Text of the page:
While each therapy may have its own specific advantages to the heart, the basic idea behind mind-body medicine is simple: It reduces stress. Stress is one of the heart's worst enemies. Extreme episodes of stress (like the death of a loved one) or chronic day-to-day stress (like an 80-hour work week) cause your body to release the hormones cortisol and adrenaline. In the short term, these hormones help us -- your body needs to be able to think fast and spring into action even faster. Adrenaline is what makes the heart beat faster and increases your blood pressure to get the optimal amount of blood to your brain and heart. Cortisol gives you a boost of energy by giving your brain the sugar it needs to function. In the long term, however, the constant release of these hormones can damage the body, including your heart, resulting in high blood pressure, high cholesterol and a lower immunity to illness.

Meditation is one of the simplest ways to reduce stress. In hard-number terms, one study found that meditation lowered a patient's chance of death due to heart problems by 30 percent, primarily by lowering blood pressure. That decrease is especially impressive when you compare it to those who take prescription medication to reduce their blood pressure, whose risk reduction was 25 percent [source: Schneider et al.]. While this study focused on transcendental meditation, many experts say that it doesn't matter which type of meditation you try as long as it works for you.

man doing yoga while his doctor checks his heart
mark hooper/Getty Images

Yoga: good for the heart and for the mind.

Yoga probably needs no introduction, but here's a quick summary. It's an ancient practice from India comprised of both physical and mental exercises including breathing, stretching and meditation. The health benefits from yoga are well documented (and impressive): improved blood circulation, decreased stress, lower "bad" cholesterol and higher "good" cholesterol and lower blood pressure, among other benefits. One study showed that total cholesterol levels could decrease by as much as 25 percent [source: Innes et al.].

The concept behind biofeedback is learning to control functions in your body, such as heart rate and blood pressure, with your mind. It's not a skill you learn on your own. During biofeedback training, you learn physical and mental exercises from a certified clinician who monitors your progress using skin sensors. For example, if you're attempting to regulate your blood pressure, you get hooked up to a blood pressure monitor and you do the assigned exercises. When you achieve your optimal blood pressure level, your monitor alerts you so that you can then gauge what type of exercise, and at what intensity, is needed to control it. While studies have shown that biofeedback can help the heart, we don't know by how much. The good news is that the small studies that have been conducted are promising, with a few studies showing that biofeedback might even help repair a damaged heart [source: Moravec].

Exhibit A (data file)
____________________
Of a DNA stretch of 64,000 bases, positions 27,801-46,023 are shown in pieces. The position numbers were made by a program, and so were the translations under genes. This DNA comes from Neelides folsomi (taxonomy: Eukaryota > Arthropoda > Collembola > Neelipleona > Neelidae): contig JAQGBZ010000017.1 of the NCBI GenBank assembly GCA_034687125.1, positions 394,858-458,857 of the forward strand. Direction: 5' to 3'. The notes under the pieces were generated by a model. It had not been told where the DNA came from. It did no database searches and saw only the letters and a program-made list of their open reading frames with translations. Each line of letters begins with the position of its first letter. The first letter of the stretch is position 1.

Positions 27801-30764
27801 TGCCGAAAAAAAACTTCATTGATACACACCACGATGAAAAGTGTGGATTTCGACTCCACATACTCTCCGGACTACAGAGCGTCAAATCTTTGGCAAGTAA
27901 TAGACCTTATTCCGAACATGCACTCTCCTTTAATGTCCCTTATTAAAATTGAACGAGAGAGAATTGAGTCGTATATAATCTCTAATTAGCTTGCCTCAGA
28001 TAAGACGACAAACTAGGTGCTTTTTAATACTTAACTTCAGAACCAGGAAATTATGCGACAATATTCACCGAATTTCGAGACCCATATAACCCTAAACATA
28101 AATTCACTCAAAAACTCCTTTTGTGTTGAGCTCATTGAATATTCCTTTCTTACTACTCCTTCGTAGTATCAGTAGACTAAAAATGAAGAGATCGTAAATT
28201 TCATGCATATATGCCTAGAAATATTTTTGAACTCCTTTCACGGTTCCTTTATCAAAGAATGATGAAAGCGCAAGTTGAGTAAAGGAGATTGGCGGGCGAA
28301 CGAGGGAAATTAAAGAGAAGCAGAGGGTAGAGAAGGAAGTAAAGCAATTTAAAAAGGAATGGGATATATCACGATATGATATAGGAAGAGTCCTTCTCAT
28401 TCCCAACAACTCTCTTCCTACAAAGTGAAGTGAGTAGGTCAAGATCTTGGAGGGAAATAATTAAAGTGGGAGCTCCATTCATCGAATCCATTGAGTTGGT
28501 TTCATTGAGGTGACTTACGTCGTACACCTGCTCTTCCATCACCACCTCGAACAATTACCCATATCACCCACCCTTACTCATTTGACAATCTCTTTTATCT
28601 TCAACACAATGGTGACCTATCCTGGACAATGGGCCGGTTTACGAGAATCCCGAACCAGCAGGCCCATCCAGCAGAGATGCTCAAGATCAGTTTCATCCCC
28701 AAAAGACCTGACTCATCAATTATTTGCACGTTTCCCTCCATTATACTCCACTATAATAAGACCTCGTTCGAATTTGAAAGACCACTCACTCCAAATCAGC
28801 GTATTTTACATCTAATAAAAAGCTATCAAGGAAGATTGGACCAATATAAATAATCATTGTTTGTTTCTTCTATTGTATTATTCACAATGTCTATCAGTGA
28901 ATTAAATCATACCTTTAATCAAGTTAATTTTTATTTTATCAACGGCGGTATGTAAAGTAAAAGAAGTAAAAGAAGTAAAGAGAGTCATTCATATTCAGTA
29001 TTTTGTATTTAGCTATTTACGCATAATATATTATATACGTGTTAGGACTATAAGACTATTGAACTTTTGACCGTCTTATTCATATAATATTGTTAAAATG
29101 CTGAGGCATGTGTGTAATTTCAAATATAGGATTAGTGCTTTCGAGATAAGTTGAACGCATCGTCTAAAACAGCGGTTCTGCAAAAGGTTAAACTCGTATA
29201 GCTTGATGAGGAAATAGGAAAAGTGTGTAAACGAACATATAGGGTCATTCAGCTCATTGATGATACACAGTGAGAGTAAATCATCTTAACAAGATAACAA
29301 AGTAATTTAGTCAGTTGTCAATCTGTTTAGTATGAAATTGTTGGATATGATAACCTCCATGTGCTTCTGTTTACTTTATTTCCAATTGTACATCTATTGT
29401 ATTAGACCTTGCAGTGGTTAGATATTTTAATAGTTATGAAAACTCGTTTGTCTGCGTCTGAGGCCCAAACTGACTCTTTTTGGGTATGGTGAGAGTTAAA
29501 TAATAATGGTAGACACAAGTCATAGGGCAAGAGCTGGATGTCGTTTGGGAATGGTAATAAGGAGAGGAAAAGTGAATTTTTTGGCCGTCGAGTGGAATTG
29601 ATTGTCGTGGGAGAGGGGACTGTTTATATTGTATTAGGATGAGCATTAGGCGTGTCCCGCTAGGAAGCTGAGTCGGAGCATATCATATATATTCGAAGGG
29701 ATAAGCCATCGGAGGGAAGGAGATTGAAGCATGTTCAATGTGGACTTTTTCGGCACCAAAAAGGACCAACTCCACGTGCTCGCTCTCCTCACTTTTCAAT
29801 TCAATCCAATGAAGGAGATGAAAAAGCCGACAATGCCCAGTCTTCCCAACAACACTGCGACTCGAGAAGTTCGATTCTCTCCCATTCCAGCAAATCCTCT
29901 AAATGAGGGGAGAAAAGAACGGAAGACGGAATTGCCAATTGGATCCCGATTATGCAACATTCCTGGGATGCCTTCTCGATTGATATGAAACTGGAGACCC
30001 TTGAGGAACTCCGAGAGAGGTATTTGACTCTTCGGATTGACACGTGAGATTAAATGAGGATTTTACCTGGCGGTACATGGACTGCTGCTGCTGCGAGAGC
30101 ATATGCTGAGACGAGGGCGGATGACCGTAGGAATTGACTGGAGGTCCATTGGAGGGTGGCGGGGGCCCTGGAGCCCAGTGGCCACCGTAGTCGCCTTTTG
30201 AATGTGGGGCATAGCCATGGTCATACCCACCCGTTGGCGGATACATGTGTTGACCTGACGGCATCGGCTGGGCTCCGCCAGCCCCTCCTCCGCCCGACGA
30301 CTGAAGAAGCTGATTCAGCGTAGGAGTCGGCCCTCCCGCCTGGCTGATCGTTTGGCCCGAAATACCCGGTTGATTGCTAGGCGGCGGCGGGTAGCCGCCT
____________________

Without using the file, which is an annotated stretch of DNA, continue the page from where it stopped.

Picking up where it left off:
Using your mind to heal your body or adding a few vitamins and herbs to your diet sounds like a safe bet, right? Before you say yes, read the answer to our next question: Are alternative medicines safe?



You've probably heard this line of thought: If something's natural, it can't be bad for you. Not true. "All-natural" doesn't mean "all-safe," which makes sense to anyone who has walked through an all-natural patch of poison ivy. However, this reasoning means that many people omit herbal supplements or vitamins when listing their medications to their doctor. This can result in serious interactions with a patient's medications.

handful of vitamins
Scott Kleinman/Stone/Getty Images
A handful of vitamins might be too many vitamins.

A main issue in the safety of herbal and dietary supplements is that they aren't FDA regulated -- they don't go through the same safety standards that your prescription meds do. Makers of alternative medications don't have to prove that they're safe. Instead, the pills will only be taken off the market or the manufacturers given a warning if enough people get sick from them (and, of course, report their illness to the FDA). While the FDA is trying to set up more stringent standards for alternative medicines, right now adhering to standards is strictly voluntary.

Because of this lack of regulation, studies have shown that supplements may not contain consistent amounts of the active ingredient. For example, one brand of ginkgo biloba may contain 10 times more ginkgo biloba than another brand claiming to contain the same amount. Consistency can be the least of your worries when you consider that some tested supplements were found to have surprise ingredients not listed on the bottle, such as metal, actual prescription medications and even little organisms that managed to piggyback their way into the bottle. (A quick tip to avoid faulty supplements is to look for those approved by the United States Pharmacopoeia, NSF International or Consumerlab.)

The basic concept of "the more the better" can also lead to dangerous effects of alternative medicine. Organizations like The Food and Nutrition Board of the Institute of Medicine and the U.S. Department of Health and Human Services are the nice guys who wade through all the dense scientific research to determine the maximum daily amount that's safe, or as they like to call it, the upper tolerable intake level (UL). So just because niacin may be good for your cholesterol doesn't mean you should overdose on it. Daily amounts greater than those recommended by your doctor can damage your liver and may even cause liver failure.

We'll find out later how well supplements and other prescription medications play together. First, find out if mind-body medicine, with its lack of pills, is any safer than its supplemental counterparts.



Not surprisingly, mind-body medicine is safer than the herbs and vitamins mentioned earlier. We know that mind-body therapies such as yoga can lower blood pressure and regulate heart rhythm -- the same thing that medications do, but without the possible side effects.

Students practice Bikram yoga at a studio in London.
Matt Cardy/Getty Images
Students practice Bikram yoga at a studio in London.

As we mentioned before, meditation is a well-documented friend of the heart. Experts agree that this type of mind-body therapy is safe for most people. Because meditation requires deep breathing, safety is usually only an issue for those with lung problems, like emphysema or asthma. In these cases, deep breathing may be painful and in the end, meditation may not be very effective.